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Quincy councilors criticize use of Honeywell funds for Old City Hall moves, renovations

Posted by Jessica Bartlett  March 20, 2012 11:43 AM

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Quincy City Councilors said they were “stunned” to hear that $295,000 of a bond intended for energy upgrades was used to pay for the relocation and renovation of the City Clerk’s office from Old City Hall to the Munroe Building.

The move came shortly after engineers told city officials in February 2011 that Old City Hall was in too poor condition to continue to be used on a daily basis.

By early fall, City Hall was empty for the first time in 167 years of continuous government, and all the city’s offices and inner workings had been moved to either new City Hall or to a $180,000-a-year rented space across the courtyard.

Funding for that rented facility’s renovation did not come into play until Monday night, when councilors discovered that $295,000 of the $32.8 million bond issued in 2007 for Honeywell Energy upgrades was used on renovations, equipment, and a build out of the space.

Money from the failed Honeywell project – meant to provide millions in energy upgrades to city buildings - had been sitting in escrow pending litigation in court over whether or not the project had been finished.

Although several city officials said that the construction work technically fell under the purview of the bond, councilors were not pleased.

“The Honeywell borrowing was done under a broad framework that happened under an energy-saving plan... How do we go from that to renovating City Hall?” Councilor Brian McNamee said.

“I’m flabbergasted quite frankly of the utilization of this Honeywell escrow account unrelated to any energy efficiently improvements. It may be legally permissible, but I’m extraordinarily surprised,” Councilor Douglas Gutro agreed.

Gutro noted that taking money out of the account for the improvements – with a plan to replenish them with a later bond dedicated to city hall renovations - was probably the best course of action. However to bypass the City Council was objectionable, he said.

The discussion soon turned for the $18 million in renovations planned for Old City Hall and the Coddington School, most of which the city hopes to pay for in Community Preservation Act funding.

According to Chris Walker, spokesperson for Mayor Thomas Koch, of the $1 million in debt service a year, $900,000 will come from CPC funds. Although that money typically comes with restrictions, Walker said he is confident the city can secure the funding for debt-service purposes.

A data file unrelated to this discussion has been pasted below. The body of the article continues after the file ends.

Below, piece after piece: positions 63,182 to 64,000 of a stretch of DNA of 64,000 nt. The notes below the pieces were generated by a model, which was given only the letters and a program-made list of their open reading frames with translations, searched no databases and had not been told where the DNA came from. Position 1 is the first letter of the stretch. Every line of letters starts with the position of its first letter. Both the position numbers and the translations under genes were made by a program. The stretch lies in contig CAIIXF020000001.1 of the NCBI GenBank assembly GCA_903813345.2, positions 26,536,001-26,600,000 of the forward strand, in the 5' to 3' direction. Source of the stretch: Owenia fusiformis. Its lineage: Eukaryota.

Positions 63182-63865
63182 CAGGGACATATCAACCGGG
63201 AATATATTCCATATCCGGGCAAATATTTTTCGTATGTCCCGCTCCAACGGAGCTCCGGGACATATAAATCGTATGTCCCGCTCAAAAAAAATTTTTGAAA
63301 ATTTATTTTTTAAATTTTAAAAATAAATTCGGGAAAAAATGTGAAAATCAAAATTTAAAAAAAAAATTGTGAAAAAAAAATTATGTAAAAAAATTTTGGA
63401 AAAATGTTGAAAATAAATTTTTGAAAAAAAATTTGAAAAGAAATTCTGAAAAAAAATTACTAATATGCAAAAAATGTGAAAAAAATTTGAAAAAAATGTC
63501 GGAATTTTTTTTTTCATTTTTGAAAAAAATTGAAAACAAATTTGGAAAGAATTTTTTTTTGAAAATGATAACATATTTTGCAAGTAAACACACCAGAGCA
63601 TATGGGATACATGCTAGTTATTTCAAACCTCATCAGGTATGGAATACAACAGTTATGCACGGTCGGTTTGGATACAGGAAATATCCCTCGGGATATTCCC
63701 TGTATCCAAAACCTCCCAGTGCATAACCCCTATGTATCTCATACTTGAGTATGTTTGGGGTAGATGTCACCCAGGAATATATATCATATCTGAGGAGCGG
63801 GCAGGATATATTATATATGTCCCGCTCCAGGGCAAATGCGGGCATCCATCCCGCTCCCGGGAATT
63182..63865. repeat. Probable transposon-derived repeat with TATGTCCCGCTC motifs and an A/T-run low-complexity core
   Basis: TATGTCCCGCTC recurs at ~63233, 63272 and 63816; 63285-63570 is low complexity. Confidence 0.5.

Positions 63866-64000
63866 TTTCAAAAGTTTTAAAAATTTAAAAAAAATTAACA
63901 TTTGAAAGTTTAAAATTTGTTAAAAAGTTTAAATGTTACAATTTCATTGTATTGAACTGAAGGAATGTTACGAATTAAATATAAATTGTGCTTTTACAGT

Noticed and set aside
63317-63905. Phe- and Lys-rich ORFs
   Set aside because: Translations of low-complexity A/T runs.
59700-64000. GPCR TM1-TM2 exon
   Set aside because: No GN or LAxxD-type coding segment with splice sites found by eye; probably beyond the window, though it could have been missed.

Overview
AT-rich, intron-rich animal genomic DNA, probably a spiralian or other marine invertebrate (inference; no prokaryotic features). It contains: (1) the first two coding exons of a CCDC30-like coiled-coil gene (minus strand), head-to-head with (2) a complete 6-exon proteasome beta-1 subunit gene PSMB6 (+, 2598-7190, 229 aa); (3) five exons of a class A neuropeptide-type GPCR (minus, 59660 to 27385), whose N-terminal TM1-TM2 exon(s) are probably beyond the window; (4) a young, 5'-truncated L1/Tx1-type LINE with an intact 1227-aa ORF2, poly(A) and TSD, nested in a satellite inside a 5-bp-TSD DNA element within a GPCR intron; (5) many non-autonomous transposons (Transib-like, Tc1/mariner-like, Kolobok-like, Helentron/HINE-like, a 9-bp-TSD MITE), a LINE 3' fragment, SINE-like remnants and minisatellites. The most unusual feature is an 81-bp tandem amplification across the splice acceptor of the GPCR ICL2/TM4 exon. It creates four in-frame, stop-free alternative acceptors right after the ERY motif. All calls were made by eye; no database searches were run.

The $100,000-$200,000 - depending on interest rates - left over will be added to the city’s budget in the debt service line.

Although the City Hall renovations – an estimated $8.2 million for a “soup to nuts” renovation of one of the city’s most valued resources – is in line with where estimates were a year ago, Coddington School renovations have ballooned from the $1.5 million renovation planned in the city’s Capital Improvement Plan to a $9.2 million project.

“Once we had the architects on board to look at the building, it was clear that this wasn’t a $1 million fix,” Walker said.

The $1.5 million initially planed for Coddington would instead be used for roof repairs that came in higher than anticipated.

Although the Coddington renovation would eliminate the need for the school to lease the NAGE building for approximately $280,000 annually, Gutro questioned the need for such an extensive renovation when there wasn’t a true historical value to the building.

Gutro asked for the numbers on a tear-down, build up option to compare with the $9.2 million renovation number. Still, the building has demolition restrictions, Walker said.

“The mayor made a pragmatic decision to say we found the money, [we can] put it together, and make it a functional space,” Walker said.

Plans for City Hall's renovations are also a bit different than before. Drawings show ample meeting space in revised City Hall, but no clerk's office, which is a part of a larger plan to move around several functions between City Hall and Coddington, project engineers said.

With so many projects on the line, Councilor Margaret Laforest suggested that the city was in dire need of a preservation planner.

Walker said it was something the mayor would be looking into, but that the current plan was constructed thoughtfully and with a long-term perspective in mind.

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